1. Wrongfulness - It is trite that there is a two stage approach to determine wrongfulness. Firstly it must be ascertained whether a subjective right, a statutory duty or a duty of care has been breached by the perpetrator of the act. As the conduct of the data controller most likely is the result of an omissio, wrongfulness is not normally determined by asking whether the party suffering the harm has had a subjective right infringed but rather by asking whether the defendant has a legal duty to prevent loss. Therefore, in each particular instance in which the security system of a data controller has been penetrated by an unauthorized person, the courts will have to determine whether there was a duty of care upon the particular data controller to avoid causing loss to the data subject. Knowledge by the data controller that his conduct could cause damage plays an important role in the determination of such a legal duty.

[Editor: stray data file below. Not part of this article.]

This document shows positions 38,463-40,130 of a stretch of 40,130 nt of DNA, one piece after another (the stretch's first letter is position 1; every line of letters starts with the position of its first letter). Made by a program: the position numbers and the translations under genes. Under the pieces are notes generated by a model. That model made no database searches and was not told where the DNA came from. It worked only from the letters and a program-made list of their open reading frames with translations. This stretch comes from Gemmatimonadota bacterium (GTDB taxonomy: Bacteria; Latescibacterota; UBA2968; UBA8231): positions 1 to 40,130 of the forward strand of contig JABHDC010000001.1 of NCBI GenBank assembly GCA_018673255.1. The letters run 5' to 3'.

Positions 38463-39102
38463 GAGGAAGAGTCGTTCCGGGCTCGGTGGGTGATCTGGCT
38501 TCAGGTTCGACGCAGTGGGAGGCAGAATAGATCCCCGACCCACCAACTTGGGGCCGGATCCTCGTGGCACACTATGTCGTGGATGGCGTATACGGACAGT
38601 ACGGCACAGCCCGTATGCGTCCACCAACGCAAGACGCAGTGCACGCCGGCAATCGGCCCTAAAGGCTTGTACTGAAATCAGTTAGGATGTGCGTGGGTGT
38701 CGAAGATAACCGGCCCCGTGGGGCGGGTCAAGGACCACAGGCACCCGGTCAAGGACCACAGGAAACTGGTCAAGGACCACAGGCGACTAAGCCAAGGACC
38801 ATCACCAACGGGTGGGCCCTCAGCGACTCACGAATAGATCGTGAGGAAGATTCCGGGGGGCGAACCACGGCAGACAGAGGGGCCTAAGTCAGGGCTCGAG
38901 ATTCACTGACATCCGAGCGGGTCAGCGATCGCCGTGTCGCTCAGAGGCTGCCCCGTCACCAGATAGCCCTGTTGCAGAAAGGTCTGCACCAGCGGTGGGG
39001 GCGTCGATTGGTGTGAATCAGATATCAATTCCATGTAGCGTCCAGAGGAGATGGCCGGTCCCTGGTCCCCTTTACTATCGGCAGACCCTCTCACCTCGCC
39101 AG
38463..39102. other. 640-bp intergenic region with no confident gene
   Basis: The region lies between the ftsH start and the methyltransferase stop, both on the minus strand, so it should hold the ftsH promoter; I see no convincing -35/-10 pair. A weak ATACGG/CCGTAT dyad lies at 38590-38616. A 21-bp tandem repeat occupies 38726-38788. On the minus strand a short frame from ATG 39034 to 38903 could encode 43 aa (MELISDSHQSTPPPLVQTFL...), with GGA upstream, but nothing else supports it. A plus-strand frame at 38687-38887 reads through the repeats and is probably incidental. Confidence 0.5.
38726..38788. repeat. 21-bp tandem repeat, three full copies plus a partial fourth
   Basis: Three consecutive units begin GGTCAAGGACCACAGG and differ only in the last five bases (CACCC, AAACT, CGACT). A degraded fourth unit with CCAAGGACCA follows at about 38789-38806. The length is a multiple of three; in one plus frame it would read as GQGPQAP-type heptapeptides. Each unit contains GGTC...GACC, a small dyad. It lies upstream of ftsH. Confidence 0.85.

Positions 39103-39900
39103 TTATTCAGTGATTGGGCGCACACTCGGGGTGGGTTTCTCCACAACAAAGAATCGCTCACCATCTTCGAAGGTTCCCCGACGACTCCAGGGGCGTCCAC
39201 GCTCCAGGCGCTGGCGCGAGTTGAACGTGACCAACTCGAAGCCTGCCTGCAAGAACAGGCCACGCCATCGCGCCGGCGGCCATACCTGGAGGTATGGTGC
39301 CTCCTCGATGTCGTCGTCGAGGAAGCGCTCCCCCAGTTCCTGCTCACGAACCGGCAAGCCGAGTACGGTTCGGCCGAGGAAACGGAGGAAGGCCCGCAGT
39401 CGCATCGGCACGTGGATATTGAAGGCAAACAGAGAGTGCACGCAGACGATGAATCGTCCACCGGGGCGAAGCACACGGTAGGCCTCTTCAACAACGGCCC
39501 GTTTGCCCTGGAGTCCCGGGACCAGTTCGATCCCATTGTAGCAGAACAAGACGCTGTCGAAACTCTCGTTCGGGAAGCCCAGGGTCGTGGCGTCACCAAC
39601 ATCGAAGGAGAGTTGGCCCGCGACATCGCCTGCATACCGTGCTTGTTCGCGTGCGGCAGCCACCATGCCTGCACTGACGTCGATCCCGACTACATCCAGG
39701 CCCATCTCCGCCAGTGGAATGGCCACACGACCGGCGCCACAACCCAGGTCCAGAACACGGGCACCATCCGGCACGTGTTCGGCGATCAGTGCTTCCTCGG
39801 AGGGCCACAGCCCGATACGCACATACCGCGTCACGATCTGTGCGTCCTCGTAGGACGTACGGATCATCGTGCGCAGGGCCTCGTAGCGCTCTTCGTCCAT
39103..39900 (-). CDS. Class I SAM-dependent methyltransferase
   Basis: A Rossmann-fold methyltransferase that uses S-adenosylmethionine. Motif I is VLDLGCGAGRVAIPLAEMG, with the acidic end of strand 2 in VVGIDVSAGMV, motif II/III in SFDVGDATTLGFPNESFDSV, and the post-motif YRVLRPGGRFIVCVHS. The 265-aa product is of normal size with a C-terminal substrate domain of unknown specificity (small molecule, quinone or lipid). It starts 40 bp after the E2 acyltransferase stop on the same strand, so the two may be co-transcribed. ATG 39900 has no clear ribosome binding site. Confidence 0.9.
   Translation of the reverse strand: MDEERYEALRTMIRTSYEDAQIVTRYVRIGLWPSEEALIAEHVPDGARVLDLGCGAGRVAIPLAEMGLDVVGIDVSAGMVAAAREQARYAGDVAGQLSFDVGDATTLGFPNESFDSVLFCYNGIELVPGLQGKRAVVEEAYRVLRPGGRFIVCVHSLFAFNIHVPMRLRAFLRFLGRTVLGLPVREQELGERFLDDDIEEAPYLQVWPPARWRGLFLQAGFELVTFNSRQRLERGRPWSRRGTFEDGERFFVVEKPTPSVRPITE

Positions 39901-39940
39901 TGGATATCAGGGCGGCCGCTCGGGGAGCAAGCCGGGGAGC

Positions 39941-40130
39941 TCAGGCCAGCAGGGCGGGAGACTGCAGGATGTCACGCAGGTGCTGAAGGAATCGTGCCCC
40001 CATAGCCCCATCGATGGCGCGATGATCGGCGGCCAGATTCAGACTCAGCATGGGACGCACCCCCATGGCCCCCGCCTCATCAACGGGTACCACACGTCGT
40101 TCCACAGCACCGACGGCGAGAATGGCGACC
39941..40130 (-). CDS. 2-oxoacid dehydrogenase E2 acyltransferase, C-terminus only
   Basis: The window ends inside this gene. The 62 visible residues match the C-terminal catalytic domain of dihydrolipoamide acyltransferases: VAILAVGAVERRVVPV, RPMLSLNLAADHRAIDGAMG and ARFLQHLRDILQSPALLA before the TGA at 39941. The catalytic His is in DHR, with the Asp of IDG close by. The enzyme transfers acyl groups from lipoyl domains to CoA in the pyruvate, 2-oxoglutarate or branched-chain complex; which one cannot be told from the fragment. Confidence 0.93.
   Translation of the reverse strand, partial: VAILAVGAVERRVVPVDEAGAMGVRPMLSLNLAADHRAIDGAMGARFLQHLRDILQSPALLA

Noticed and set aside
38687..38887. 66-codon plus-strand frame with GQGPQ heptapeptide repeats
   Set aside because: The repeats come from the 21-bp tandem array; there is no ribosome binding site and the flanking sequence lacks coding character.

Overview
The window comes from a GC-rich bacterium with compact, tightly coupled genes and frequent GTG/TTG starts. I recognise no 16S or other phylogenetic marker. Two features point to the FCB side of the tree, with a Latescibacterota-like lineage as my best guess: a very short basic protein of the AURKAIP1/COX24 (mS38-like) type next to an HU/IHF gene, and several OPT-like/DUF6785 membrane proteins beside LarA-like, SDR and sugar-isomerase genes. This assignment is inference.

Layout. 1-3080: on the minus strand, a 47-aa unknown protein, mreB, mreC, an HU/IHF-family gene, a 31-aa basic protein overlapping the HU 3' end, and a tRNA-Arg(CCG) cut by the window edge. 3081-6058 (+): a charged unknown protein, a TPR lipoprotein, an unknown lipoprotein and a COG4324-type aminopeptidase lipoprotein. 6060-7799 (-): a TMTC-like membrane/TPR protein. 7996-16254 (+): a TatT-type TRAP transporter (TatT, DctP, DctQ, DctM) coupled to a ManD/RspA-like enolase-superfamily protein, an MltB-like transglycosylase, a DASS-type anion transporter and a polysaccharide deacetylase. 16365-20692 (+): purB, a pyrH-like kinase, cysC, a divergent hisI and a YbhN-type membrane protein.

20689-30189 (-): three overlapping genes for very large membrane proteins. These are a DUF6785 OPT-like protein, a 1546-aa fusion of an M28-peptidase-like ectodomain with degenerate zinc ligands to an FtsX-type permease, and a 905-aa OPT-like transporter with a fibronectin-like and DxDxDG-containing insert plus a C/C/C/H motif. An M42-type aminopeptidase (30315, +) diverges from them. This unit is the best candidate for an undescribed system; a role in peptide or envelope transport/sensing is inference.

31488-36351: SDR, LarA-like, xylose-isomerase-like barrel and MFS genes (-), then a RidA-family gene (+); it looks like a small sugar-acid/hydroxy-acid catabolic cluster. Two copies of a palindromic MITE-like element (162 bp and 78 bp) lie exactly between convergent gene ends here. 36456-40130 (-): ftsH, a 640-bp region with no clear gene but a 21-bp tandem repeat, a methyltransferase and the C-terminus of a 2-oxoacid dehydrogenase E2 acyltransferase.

Assuming that there is a legal duty upon a data controller to avoid causing loss to a data subject, the second leg to determine wrongfulness is to establish whether the violation of this legal duty occurred in a legally reprehensible manner i.e. was a legal norm violated according to the boni mores of the community. In determining whether such a legal duty does exist and whether the violation thereof would be contrary to the boni mores of the community, Section 43(5) of the ECT Act as well as the duty imposed upon the board of directors of companies by Section 5.4 of the Second King Report on Corporate Governance, may need to be considered along with other factors.
The legal duty to act positively to prevent damage is not new to our law. Since Minister of Police v Ewels 1975 (3) SA 590 (A), the existence of a legal duty to prevent loss had to be determined according to the legal convictions of the community. However the existence of such a legal duty does not mean that all omissions will attract liability. This will depend on whether the defendant also acted in a culpable manner (discussed below). In Minister of Safety and Security v Van Duivenboden 2002 (3) ALL SA 741 (SCA) it was confirmed that a person can be liable for a negligent omission.